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Self-Care and the Art of Denial

I spent the months of December, January and part of February offline and out of my office recovering from extensive surgery. Truth be told, it was life-saving, life-changing surgery. And that made it non-negotiable. For women like me, non-negotiable is often the only way self-care gets done.

We power-charging women don’t like to think about being on injured reserve. We’ve got too much to do and too many people depending on us. But the reality is, it happens. And it happens while we’re busy doing other things. It’s called life.

And for those of us over the age of 40, it’s a reality that grows more likely with each passing tick of the clock. The risk is there for even the healthiest and well-balanced of women, but I know many more women like me who are juggling an inordinate number of plates in the air at any given moment, and that reality’s a bitch.

That reality means when we least expect it and can least afford it, an illness or injury crops up that requires our attention. Requires our self-care. And all those plates we’d precariously balanced in the air come tumbling down.

I don’t have the best track record for self-care, or for stopping to smell the proverbial flowers. Like many women, given a choice I’d run the engine until the service light came on.

This time around, however, I got smarter. I decided to heed the advice of those docs in white coats who were telling me I’d need a good eight to nine weeks to recover. The first few weeks in the hospital I had no choice but to listen, but once I was home an amazing thing happened – I kept listening. Not so much to the medical professionals, but to something I’d never given much credence to in the past: My body. It let me know when I needed to rest (and I needed to rest a lot). It told me when I needed some exercise, when I needed to eat, when I needed to connect with others. It told me when I needed to simply do nothing (and I did nothing a lot).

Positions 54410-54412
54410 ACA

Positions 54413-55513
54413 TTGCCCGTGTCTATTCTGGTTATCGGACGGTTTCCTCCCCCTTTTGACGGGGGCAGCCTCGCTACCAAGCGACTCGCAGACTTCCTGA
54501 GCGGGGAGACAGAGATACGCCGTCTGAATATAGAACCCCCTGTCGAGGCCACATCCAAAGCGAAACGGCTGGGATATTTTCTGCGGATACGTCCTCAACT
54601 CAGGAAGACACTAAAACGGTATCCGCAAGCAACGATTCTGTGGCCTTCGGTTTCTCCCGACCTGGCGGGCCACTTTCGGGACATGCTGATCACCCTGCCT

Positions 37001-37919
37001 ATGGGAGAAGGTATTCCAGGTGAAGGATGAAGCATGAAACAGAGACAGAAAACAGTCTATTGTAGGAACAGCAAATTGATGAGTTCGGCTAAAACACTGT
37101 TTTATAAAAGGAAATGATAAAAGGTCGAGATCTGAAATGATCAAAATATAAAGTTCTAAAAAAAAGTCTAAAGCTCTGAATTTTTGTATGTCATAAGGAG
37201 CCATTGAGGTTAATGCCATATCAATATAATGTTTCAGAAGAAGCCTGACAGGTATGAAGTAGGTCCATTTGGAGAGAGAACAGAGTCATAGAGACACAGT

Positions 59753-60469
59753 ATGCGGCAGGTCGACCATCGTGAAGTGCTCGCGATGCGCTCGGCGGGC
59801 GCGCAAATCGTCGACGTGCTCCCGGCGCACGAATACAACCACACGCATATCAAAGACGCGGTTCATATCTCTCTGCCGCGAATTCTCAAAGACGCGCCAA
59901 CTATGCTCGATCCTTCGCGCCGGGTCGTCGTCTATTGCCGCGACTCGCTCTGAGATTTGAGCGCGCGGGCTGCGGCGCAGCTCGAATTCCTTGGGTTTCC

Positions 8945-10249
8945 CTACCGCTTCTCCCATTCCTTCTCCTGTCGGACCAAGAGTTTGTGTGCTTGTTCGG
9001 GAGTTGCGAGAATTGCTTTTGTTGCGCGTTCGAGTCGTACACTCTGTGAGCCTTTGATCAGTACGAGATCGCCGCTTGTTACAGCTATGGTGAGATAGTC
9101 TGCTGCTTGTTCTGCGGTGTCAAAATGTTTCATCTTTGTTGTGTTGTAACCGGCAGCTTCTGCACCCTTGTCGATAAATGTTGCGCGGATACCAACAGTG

And as the days and weeks went by, the connection between my mind and my body grew more simpatico. They became BFFs. And my energy in mind and body began to grow exponentially. At first I was only working an hour a day. Walking to the mailbox and back. Reading one page of a book. Gradually, like a flower unfolding and expanding, my reservoir of strength began to blossom and I began to feel like my old self. Only better.

What would have happened if I hadn’t listened to the experts? If I’d decided to push myself beyond my capabilities at a time when I was most vulnerable? Craziness? Foolishness? Absolutely. Yet that’s what many midlife business women do because of a belief system that says: “If I don’t do it, it won’t get done” or it won’t be done to our satisfaction. We have a very hard time relinquishing our responsibilities to others, but it’s important to remember that we have a responsibility to ourselves as well.

And as much as it might hurt to admit it, while I was out on R & R the world kept turning without me. Things kept getting done. Time kept marching forward, and when I was ready, it welcomed me back as if I’d never been away.

Are you guilty of short-changing your self-care? How does it show up in your life? What’s one thing you can do today to take better care of yourself? Your answers will help so many other women like you, so please share!